University of Rochester, Saturday, April 18th, 2020. Amatuer photographer Joe and an empty Eastman Quadrangle. [Photos: David Kramer, 4/18/20]
Recently, I’ve taken excursions to mostly deserted campuses: high school, college and university.
My visit to McQuaid Jesuit High School, An eerie quiet at McQuaid Jesuit High School in Brighton, was the most post-apocalyptic. I saw exactly one person, a student on a bicycle, and one vehicle, the school’s unused Student Driver car.
Nazareth College had somewhat more activity, An eerie quiet at Nazareth College. Along with a handful of cars and other vehicles, in my 20 – 25 minute stay, I saw 4 people: three maintenance workers and one security officer. As I wrote:
Walking through a relatively empty and silent campus is, of course, not a new experience. On a July evening during the lull between summer sessions, Nazareth is almost entirely deserted. But this solitary amble was uncannily different. School was in full session. Students and faculty were ZOOMing; the staff was working from home. The virtual cloud around me was buzzing with intellectual activity. But I could only imagine, not see, the hum. I dearly hope Nazareth returns to normal — including the inevitable mid-April snow flurry — soon. When only on a sultry summer night, no one is there. (see also An Eerie Quiet at Nazareth College, Part Two, by Ian Richard Schaefer)
As the University of Rochester is larger than Nazareth, today the campus was not as desolate. A fair number of cars were parked, others traversing Wilson Boulevard. In my hour stay, I saw about 30 people, including several security officers. Nonetheless, an eerie quiet pervaded. On a normal Saturday afternoon — especially as slight traces of snow gave way to bright sunshine — the libraries, computer labs, dining halls, athletic fields and general hang outs would be a whirlwind of activity.
During my excursion, I had the same feeling of simultaneity as at Nazareth, no doubt intensified had today not been the weekend. Only a handful of us were actually on the campus, but school was in full session. Students and faculty were ZOOMing; the staff was working from home.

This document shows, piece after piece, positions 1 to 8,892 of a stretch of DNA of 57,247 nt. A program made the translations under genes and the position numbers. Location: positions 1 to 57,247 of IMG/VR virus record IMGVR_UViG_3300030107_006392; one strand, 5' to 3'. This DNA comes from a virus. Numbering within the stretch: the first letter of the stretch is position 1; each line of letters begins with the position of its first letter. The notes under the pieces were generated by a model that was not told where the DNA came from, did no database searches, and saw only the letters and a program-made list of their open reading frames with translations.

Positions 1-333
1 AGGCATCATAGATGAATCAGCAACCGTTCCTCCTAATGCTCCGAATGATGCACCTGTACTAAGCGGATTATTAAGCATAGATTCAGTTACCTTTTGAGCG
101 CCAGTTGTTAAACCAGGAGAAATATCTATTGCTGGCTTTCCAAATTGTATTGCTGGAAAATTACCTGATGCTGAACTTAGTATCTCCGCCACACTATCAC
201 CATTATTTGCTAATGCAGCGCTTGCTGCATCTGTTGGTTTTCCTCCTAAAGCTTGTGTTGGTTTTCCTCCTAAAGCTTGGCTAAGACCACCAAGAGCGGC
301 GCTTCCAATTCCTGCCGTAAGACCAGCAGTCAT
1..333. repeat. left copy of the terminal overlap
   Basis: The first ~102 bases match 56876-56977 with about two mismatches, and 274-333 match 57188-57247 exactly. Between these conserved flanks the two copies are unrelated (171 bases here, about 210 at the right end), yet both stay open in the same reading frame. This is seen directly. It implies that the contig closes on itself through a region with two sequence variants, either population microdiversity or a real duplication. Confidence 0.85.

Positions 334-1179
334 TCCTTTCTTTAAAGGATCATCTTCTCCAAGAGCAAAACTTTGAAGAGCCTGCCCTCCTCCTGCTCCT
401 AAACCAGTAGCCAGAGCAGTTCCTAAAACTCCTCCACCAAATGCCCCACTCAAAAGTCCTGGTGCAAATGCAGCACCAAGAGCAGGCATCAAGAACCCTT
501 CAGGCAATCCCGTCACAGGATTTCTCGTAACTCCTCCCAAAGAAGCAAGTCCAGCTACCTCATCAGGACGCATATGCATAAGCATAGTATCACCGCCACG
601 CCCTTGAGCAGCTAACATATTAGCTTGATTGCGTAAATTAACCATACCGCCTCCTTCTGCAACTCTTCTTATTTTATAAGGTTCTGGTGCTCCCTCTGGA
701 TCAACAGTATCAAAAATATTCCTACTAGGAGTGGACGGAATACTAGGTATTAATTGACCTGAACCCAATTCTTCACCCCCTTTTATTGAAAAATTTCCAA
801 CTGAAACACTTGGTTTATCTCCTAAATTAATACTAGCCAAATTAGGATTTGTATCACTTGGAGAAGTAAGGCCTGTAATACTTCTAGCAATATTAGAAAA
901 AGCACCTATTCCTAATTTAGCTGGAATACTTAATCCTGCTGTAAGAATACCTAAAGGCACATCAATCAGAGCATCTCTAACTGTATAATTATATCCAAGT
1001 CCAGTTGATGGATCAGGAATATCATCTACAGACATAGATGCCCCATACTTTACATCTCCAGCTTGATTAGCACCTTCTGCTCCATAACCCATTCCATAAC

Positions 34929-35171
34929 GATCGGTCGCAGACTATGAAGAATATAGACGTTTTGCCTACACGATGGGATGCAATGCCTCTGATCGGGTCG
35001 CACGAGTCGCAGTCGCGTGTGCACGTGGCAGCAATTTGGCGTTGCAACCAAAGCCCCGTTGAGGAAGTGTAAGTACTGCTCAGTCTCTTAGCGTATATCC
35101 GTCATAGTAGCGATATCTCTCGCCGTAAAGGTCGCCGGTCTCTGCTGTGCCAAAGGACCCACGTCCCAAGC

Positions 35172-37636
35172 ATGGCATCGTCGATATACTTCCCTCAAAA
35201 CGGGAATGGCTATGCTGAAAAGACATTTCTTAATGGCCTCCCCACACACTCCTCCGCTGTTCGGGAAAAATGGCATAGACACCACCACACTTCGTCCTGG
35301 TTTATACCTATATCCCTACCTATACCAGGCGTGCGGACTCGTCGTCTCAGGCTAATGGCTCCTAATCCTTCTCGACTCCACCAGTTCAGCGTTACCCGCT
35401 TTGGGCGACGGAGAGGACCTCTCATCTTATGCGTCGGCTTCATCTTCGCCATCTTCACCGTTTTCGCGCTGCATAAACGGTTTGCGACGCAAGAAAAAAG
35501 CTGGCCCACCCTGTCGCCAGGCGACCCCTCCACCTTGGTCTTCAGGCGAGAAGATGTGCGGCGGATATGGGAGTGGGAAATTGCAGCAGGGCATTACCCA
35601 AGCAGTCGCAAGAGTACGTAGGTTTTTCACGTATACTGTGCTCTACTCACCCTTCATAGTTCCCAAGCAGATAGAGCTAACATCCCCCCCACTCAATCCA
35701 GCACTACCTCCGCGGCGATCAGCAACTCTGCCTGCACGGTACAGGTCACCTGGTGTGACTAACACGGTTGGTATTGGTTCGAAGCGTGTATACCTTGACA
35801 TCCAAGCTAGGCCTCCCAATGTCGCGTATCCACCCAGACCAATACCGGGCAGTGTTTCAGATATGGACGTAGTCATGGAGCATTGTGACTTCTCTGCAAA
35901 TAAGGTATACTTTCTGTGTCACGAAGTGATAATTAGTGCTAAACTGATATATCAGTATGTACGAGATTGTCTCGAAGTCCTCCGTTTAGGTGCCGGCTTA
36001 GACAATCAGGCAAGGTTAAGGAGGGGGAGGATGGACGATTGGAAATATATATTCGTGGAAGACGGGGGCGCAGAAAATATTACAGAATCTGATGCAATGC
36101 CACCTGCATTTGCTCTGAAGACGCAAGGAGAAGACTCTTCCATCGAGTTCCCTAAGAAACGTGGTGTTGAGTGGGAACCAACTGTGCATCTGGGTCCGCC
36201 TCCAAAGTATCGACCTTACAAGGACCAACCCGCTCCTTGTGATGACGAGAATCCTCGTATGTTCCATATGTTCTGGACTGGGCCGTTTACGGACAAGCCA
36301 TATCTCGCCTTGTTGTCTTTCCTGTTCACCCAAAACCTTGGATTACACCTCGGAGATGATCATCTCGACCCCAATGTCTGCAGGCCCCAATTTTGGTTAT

While I feel sorry for drama and music majors whose performances are cancelled and athletes who may have prematurely played their final games, it us undoubtedly good that classes continue. For many, an entirely lost semester would create serious personal, financial and career problems. Had the pandemic occurred when I was in college, our semester would have vanished, leaving us anxiously wondering when we could graduate.
At the same time, for all the educational bounty brought by digital technology — allowing classes to continue online — a price is paid. From my perspective, the undergraduate experience suffers.
I am a member of what I call the “The Bridge Generation,” born 1960 – 1980, those who were mostly educated before the dominance of the internet and then crossed the bridge into the digital age. Based on that theme, in January 2012, I wrote a Guest Essay (below), “Wired Generation may be missing something valuable (Messenger Post Newspapers and later “Then and Now”, (Brown Alumni Magazine, March/April, 2012), drawing on Jeffrey Eugenides’ The Marriage Plot set at my university, Brown, in 1982, my half-freshman and half-sophomore years. I wrote:
Set on the very cusp of the digital age, Eugenides’s college students do not: Google, Facebook, post on YouTube, text, tweet, email, blog, Skype. They do not walk around campus with digital phones or iPods surgically implanted to ear and hand. They type their papers. No laptops, no inboxes, no online classes, no chat rooms, no virtual classrooms. They don’t have to worry about losing files, backing up, printing. They actually go to the library and read books.
Concluding, “I think my generation — the ‘bridge generation’ — has had the best of both worlds. We were educated pre-digital yet have enjoyed the fruits of the new.”
What felt true eight years ago, feels truer today.
The University of Rochester has been good to the magazine, see Farewell, President Seligman: A friend of the magazine. [SEE FULL SERIES AT END]
For a piece on the 1918 pandemic, last month, by chance, I was one of the very last to borrow books from the Rush Rhees Library before the 2020 pandemic forced its closure.
Most importantly, on occasions, the IT staff has miraculously solved what I feared were intractable computer glitches. Way back when, Karina Banda created the first Talker theme and interface. Dylan Wadler helped with photoshop. Maria Weber assisted with the analog-era paper cutter and the digital-age scanner.
In the photo adventure, I visited places we’ve been in earlier articles — then alive with humanity — contrasting them with mostly empty scenes from today.
At Fauver Stadium, I met RIT senior Leah Green, majoring in Museum Studies. The pandemic forced Leah to move back to her parent’s home in Rochester. Given the grim job market, Leah worries her stay might be indefinite.
Also at Fauver was RIT senior Noah Bogusz from Los Angeles, about to complete a BFA in photojournalism. Noah (right photo) recently interviewed UR food service workers as part of an RIT project, Covid-19 Diaries.
Engineering student Kareem Abdel ’22 is from Egypt. Until about a month ago, Egyptian students could have chosen to return home. Like most, Kareem stayed, partly because the kind of internet access he needs is spotty in Egypt. Like all the students I spoke with, Kareem prefers in-class courses. Nonetheless, Kareem says that if you want to learn, you will learn. So far, he’s doing ok, but campus can get lonely at times.
ON RIT, MCC, MCQUAID, EMPIRE STATE, MEDAILLE AND NAZARETH
ON THE UNIVERSITY OF ROCHESTER